Enrique Peña Sánchez

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For the politician, see Enrique Peña Nieto.

Enrique Peña Sánchez (Puerto Padre, Las Tunas Province, 17 July 1880 – Havana, 13 April 1922) was a leading Cuban cornet player, orchestra leader and composer.[1][2]

Born in a small town in the old province of Oriente, Peña studied with Marcos González and José Santos Betancourt. In 1902 he moved to Havana, and founded the band La Juventud, with himself as director and cornet, Rogelio Solis (double bass), Félix González (figle), José Belén Puig (first clarinet), José Urfé (second clarinet), José de los Reyes (kettle drum) and Rufino Cárdenas (güiro). This band had several members who became well known; Puig went on to become a famous leader of his own charanga. The band functioned until 1906.

Orquesta Enrique Peña, with Peña seated left

His second band was called the Orquesta típica de Enrique Peña. Its line-up was Peña (cornet); Antonio González (trombone); Féliz González (figle); José Belén Puig (1st clarinet); José Urfé (2nd clarinet); Julián Barreto (violin); Alfredo Sáenz (violin); José de los Reyes (tympani); Rufino Cárdenas (güíro) and unknown (double bass). This orchestra became famous for being the first to play El bombín de Barreto (Barreto's bowler hat), written by Urfé, which was supposedly the first danzón to incorporate a syncopated third part, influenced by the son. The group recorded about 150 numbers,[3] some of which are available on CD.[4]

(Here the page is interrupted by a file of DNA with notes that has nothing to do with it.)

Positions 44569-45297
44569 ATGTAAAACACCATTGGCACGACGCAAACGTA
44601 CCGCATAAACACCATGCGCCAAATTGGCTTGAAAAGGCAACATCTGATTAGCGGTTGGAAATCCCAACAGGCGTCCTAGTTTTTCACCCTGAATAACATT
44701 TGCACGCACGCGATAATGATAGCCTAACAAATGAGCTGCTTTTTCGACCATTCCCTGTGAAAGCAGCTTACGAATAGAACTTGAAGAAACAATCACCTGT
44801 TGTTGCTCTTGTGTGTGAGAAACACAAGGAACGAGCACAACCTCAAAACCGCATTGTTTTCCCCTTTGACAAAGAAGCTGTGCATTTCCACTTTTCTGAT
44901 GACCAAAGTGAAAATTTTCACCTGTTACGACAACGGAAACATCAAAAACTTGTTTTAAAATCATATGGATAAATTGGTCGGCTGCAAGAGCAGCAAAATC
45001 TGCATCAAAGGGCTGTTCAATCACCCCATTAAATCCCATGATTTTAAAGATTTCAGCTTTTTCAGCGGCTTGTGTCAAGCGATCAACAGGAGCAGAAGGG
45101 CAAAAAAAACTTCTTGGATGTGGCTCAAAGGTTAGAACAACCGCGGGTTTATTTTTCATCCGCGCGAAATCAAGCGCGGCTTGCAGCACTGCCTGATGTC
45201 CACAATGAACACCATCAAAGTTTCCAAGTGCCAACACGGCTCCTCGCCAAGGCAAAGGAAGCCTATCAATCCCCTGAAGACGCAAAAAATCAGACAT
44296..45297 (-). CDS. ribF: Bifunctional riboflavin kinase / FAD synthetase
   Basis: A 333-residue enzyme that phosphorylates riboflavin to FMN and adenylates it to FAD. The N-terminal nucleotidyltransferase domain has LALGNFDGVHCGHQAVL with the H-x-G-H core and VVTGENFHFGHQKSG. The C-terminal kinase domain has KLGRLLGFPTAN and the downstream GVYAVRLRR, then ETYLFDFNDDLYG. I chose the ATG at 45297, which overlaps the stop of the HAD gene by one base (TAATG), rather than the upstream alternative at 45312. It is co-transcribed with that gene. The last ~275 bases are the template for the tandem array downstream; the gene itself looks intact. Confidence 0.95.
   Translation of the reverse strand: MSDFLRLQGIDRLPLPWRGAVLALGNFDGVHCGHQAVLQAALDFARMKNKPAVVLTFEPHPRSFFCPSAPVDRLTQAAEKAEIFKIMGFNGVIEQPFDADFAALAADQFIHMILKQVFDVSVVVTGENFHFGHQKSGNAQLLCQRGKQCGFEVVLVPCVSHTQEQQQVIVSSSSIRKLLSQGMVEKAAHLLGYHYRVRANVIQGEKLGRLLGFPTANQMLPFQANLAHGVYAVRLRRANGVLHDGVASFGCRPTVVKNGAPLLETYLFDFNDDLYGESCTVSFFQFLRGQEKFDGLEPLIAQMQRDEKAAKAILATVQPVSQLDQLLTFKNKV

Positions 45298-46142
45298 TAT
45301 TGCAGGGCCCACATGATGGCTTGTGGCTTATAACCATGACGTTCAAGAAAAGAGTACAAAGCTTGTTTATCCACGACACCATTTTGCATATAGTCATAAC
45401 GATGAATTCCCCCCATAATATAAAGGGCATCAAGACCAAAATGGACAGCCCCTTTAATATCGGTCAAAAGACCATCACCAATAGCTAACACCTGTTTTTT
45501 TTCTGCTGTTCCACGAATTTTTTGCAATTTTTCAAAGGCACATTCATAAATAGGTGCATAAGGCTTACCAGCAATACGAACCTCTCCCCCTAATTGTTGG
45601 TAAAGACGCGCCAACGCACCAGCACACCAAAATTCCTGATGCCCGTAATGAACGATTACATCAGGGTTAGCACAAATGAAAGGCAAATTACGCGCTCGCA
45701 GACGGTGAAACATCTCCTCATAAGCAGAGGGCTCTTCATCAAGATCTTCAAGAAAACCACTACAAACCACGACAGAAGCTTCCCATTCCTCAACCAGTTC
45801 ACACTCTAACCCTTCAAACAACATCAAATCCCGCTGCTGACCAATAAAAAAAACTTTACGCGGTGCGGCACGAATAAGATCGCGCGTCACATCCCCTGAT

Peña was a prolific composer of danzones, amongst which are El ñáñigo, El dengue, El demonio de la negra, La flor de Cuba, Malabares and Edén concert.

See also[edit]


  1. ^ Giro, Radamés 2007. Diccionario encyclopédico de la música en Cuba. La Habana. vol 3, p216
  2. ^ Orovio, Helio 1981. Diccionario de la música cubana. La Habana, p294. Orovio gives the dates as 1881-1924, and describes him as a clarinet player (Cuban musicians are often multi-instrumentalists). Here we go with the later and more comprehensive source.
  3. ^ Díaz Ayala, Cristóbal 1994. Cuba canta y baila: discografía de la música cubana 1898–1925. Fundación Musicalia, San Juan P.R. p121 et seq.
  4. ^ Arhoolie/Folklyric CD 7032 The Cuban danzón: before there was jazz: 1905–1929 presents three numbers.